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Lancet Digit Health ; 5(2): e56, 2023 02.
Article in English | MEDLINE | ID: covidwho-2245699

COVID-19 , Humans , Multiomics
Infection ; 2023 Feb 09.
Article in English | MEDLINE | ID: covidwho-2230107


PURPOSE: We evaluated the host-response marker score "BV" and its components TRAIL, IP-10, and CRP in SARS-CoV-2 positive children, and estimated the potential impact on clinical decision-making. METHODS: We prospectively analyzed levels of TRAIL, IP-10, CRP, and the BV score, in children with suspected COVID-19. Classification of infectious etiology was performed by an expert panel. We used a 5-point-questionnaire to evaluate the intention to treat with antibiotics before and after receiving test results. RESULTS: We screened 111 children, of whom 6 (5.4%) were positive for SARS-CoV-2. A total of 53 children were included for the exploratory analysis. Median age was 3.1 years (interquartile range [IQR] 1.3-4.3), and 54.7% (n = 29) were girls. A viral and a bacterial biomarker pattern was found in 27/53 (50.9%) and 15/53 (28.3%), respectively. BV scores differed between COVID-19, children with other viral infections, and children with bacterial infections (medians 29.5 vs. 9 vs. 66; p = 0.0006). Similarly, median TRAIL levels were different (65.5 vs. 110 vs. 78; p = 0.037). We found no differences in IP-10 levels (555 vs. 504 vs. 285; p = 0.22). We found a concordance between physicians' "unlikely intention to treat" children with a viral test result in most cases (n = 19/24, 79.2%). When physicians expressed a "likely intention to treat" (n = 15), BV test revealed 5 bacterial, viral, and equivocal scores each. Antibiotics were withheld in three cases (20%). Overall, 27/42 (64%) of pediatricians appraised the BV test positively, and considered it helpful in clinical practice. CONCLUSION: Host-response based categorization of infectious diseases might help to overcome diagnostic uncertainty, support clinical decision-making and reduce unnecessary antibiotic treatment.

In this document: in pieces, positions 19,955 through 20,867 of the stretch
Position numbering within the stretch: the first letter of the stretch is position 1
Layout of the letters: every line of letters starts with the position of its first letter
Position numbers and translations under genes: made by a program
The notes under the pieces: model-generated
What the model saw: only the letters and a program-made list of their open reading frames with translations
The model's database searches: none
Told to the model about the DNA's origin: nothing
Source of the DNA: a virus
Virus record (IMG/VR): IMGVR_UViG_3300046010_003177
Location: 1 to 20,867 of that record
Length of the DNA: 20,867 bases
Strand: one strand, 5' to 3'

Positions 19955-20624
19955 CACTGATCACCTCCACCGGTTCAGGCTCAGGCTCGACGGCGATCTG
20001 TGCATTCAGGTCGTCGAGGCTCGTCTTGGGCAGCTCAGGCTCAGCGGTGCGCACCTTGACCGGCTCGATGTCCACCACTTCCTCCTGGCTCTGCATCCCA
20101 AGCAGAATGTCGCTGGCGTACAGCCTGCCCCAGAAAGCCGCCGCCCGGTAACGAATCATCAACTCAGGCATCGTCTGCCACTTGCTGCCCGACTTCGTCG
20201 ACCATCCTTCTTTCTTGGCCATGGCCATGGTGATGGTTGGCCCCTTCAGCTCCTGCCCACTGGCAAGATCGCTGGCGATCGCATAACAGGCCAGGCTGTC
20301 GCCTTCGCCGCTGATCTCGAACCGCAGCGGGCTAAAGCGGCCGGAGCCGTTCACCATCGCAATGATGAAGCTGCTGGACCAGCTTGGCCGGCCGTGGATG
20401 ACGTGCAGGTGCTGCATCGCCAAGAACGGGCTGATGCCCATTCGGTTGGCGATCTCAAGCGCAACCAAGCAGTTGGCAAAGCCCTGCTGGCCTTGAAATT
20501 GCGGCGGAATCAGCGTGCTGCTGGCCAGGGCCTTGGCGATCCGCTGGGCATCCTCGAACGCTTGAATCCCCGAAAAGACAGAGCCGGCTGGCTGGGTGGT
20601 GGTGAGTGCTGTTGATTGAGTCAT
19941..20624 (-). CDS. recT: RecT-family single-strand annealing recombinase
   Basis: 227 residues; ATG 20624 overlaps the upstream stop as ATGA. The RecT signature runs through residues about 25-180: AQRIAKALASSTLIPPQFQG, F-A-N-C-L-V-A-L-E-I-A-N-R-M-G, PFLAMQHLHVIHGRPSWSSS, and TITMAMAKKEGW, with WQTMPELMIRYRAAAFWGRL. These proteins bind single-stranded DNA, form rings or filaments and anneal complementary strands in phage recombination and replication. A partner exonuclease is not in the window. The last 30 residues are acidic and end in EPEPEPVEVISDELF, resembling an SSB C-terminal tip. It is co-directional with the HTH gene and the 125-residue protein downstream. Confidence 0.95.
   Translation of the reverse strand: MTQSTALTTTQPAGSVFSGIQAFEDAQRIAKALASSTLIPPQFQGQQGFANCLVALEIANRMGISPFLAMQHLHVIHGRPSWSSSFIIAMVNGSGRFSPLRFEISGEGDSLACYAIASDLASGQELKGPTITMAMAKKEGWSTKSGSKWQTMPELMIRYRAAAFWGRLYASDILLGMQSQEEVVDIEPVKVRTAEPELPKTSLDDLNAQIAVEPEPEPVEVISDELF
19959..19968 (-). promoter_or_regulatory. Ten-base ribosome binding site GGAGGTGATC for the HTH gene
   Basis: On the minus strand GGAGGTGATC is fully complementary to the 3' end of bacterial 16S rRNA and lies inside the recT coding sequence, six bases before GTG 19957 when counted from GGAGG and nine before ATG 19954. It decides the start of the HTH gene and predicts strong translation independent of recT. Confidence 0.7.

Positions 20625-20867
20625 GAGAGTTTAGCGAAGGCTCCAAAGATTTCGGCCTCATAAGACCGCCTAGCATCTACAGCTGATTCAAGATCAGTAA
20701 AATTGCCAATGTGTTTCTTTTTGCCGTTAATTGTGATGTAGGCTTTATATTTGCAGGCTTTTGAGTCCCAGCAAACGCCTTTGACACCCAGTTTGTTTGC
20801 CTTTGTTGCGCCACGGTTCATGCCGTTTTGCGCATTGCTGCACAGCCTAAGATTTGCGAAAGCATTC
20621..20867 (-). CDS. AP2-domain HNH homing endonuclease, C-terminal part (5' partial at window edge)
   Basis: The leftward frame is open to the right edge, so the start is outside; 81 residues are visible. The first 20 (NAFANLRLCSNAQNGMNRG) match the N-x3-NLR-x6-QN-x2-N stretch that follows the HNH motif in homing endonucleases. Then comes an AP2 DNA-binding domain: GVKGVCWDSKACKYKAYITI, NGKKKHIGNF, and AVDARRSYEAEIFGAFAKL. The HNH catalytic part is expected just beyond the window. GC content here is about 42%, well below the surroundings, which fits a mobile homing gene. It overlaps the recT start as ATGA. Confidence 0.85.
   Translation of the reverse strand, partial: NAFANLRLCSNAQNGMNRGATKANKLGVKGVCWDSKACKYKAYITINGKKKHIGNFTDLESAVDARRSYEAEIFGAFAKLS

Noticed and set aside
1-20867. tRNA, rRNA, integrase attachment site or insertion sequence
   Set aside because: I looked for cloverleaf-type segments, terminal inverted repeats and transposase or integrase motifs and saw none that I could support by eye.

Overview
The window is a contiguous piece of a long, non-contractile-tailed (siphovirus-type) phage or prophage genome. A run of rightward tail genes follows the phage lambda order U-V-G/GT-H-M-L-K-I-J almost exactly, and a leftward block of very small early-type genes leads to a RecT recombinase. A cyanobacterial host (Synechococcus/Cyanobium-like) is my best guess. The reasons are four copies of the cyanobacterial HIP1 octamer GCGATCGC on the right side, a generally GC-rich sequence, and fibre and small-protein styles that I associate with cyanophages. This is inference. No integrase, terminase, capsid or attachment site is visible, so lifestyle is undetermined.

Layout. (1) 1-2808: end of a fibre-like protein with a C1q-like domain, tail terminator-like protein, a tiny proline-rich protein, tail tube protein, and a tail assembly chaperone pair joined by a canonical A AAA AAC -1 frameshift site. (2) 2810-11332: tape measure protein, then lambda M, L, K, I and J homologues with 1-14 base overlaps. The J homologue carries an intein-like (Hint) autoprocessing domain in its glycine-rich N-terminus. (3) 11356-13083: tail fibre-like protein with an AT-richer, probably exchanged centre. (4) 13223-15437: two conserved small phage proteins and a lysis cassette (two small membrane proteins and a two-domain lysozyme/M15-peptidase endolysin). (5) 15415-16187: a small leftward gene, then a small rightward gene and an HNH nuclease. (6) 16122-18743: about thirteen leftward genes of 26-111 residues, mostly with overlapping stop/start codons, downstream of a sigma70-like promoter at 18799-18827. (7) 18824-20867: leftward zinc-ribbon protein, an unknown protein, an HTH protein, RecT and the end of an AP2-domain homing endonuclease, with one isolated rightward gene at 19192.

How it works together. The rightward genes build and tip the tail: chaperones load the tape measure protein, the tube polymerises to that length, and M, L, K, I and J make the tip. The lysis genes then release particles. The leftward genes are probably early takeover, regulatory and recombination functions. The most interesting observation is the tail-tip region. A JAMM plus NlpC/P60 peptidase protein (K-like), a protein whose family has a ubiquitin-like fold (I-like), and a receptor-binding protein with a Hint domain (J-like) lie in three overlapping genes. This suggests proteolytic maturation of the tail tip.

Int J Infect Dis ; 122: 178-187, 2022 Sep.
Article in English | MEDLINE | ID: covidwho-1889494


BACKGROUND: Early prognostication of COVID-19 severity will potentially improve patient care. Biomarkers, such as TNF-related apoptosis-inducing ligand (TRAIL), interferon gamma-induced protein 10 (IP-10), and C-reactive protein (CRP), might represent possible tools for point-of-care testing and severity prediction. METHODS: In this prospective cohort study, we analyzed serum levels of TRAIL, IP-10, and CRP in patients with COVID-19, compared them with control subjects, and investigated the association with disease severity. RESULTS: A total of 899 measurements were performed in 132 patients (mean age 64 years, 40.2% females). Among patients with COVID-19, TRAIL levels were lower (49.5 vs 87 pg/ml, P = 0.0142), whereas IP-10 and CRP showed higher levels (667.5 vs 127 pg/ml, P <0.001; 75.3 vs 1.6 mg/l, P <0.001) than healthy controls. TRAIL yielded an inverse correlation with length of hospital and intensive care unit (ICU) stay, Simplified Acute Physiology Score II, and National Early Warning Score, and IP-10 showed a positive correlation with disease severity. Multivariable regression revealed that obesity (adjusted odds ratio [aOR] 5.434, 95% confidence interval [CI] 1.005-29.38), CRP (aOR 1.014, 95% CI 1.002-1.027), and peak IP-10 (aOR 1.001, 95% CI 1.00-1.002) were independent predictors of in-ICU mortality. CONCLUSIONS: We demonstrated a correlation between COVID-19 severity and TRAIL, IP-10, and CRP. Multivariable regression showed a role for IP-10 in predicting unfavourable outcomes, such as in-ICU mortality. TRIAL REGISTRATION:, NCT04655521.